At the 24th Congress of the European Hematology Association (EHA), Richard Dillon from King's College, London, UK, talks to the AML Global Portal, about the impact of minimal residual disease (MRD) status on the outcomes of patients with acute myeloid leukemia (AML) undergoing allogeneic stem cell transplantation (allo-SCT).
Dr. Dillon explains that patients who have a stem cell transplant for AML, and then relapse have very poor outcomes, with fewer than 20% of patients achieving long term survival. Dr. Dillon emphasizes that there is a lot of interest trying to identify patients who are at high risk of relapse after transplant so that physicians can intervene, to try and improve survival rates.
There have been a lot of studies over the years looking at MRD pre-transplant, and when this is measured using flow cytometry. The tests have found that patients who test positive have an extremely high relapse risk. Another method used to measure MRD that Dr. Dillon explains is using Polymerase chain reaction (PCR), which was used to test 107 patients in the UK, AML-17 trial. This trial looked at patients MRD status by PCR prior to transplant, this was important because the PCR test is more sensitive than flow MRD tests.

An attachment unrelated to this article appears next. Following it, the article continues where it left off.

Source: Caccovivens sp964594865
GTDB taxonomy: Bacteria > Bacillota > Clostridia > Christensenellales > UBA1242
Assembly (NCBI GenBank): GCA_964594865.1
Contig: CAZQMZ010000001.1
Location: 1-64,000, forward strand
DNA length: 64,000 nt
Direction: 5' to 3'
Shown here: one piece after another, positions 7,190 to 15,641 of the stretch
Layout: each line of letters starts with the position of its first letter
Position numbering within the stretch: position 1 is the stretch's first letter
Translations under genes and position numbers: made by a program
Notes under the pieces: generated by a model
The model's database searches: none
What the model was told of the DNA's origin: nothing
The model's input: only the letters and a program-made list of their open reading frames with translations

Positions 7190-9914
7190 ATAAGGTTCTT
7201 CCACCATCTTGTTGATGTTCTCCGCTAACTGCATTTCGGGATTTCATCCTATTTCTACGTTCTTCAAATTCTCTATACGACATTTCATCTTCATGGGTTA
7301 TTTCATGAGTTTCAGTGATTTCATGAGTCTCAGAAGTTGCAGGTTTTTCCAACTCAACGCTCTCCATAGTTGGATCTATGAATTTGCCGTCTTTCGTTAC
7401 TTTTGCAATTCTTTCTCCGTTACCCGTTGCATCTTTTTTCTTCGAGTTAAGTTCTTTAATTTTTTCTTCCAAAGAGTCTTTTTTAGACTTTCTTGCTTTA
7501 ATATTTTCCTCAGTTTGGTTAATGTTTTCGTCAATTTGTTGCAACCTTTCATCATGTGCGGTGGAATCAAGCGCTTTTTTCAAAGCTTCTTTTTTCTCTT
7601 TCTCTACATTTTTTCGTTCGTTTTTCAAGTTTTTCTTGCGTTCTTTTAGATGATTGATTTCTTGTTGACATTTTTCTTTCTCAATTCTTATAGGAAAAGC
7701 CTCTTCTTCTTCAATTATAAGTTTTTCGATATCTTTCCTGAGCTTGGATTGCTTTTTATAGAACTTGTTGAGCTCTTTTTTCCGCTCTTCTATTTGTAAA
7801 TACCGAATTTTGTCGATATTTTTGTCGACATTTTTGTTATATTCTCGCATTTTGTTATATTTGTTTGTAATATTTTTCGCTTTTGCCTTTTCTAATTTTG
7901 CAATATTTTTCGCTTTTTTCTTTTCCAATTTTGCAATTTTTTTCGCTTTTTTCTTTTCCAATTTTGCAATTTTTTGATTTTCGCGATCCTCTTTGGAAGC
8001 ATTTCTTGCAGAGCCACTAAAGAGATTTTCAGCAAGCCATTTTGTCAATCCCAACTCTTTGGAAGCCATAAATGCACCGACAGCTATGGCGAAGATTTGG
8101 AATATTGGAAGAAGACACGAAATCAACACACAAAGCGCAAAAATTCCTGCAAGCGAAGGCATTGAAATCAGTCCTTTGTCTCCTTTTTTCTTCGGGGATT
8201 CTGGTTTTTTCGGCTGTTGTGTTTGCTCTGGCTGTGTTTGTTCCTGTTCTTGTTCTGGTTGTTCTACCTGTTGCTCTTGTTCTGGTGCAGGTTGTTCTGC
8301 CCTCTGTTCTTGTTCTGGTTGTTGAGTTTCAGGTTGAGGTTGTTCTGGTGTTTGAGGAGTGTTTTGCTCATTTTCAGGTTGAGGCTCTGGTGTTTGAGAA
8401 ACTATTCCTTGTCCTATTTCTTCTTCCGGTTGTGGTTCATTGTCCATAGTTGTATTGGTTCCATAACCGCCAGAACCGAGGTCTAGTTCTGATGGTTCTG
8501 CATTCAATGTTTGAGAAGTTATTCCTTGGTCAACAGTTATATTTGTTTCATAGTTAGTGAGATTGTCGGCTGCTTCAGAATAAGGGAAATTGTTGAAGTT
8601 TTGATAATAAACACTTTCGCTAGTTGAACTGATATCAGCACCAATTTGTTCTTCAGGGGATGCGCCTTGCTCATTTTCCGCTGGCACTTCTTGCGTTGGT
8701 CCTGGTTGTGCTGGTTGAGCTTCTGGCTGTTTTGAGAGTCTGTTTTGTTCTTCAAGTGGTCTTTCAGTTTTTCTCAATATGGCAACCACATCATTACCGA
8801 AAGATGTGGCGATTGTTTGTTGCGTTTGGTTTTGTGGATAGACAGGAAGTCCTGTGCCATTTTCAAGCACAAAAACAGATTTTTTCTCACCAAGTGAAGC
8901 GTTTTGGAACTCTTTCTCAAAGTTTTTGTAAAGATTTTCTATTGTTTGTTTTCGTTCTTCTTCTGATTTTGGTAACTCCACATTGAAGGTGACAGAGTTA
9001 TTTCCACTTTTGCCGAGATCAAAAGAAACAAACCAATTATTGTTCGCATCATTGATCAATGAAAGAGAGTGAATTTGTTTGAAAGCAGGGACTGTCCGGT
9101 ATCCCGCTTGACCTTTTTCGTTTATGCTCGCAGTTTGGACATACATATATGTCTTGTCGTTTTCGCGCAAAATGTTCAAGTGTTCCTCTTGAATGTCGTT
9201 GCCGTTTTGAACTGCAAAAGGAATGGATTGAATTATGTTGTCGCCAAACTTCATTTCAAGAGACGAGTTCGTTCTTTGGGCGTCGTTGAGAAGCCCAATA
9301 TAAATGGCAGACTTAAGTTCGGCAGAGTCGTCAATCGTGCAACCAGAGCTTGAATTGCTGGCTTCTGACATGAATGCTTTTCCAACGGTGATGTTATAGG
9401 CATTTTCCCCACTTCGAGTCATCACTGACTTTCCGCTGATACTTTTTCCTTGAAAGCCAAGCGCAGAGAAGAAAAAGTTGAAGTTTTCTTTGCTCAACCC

The results of the study found that are a group of patients who MRD+ that have levels below a defined threshold, therefore identifying patients who don't need any interventions. On the other hand, Dr. Dilon and his colleagues identified another group of patients who have high levels of MRD and patients with FLT3 mutations with any level of MRD, who have extremely poor outcomes after transplant, with only 17% of survival at 2 years after transplant.
Dr. Dilion and his team were able to define a population of patients that are at high risk of relapse, which can lead physicians to test for interventions that will ultimately reduce the risk of patients relapsing.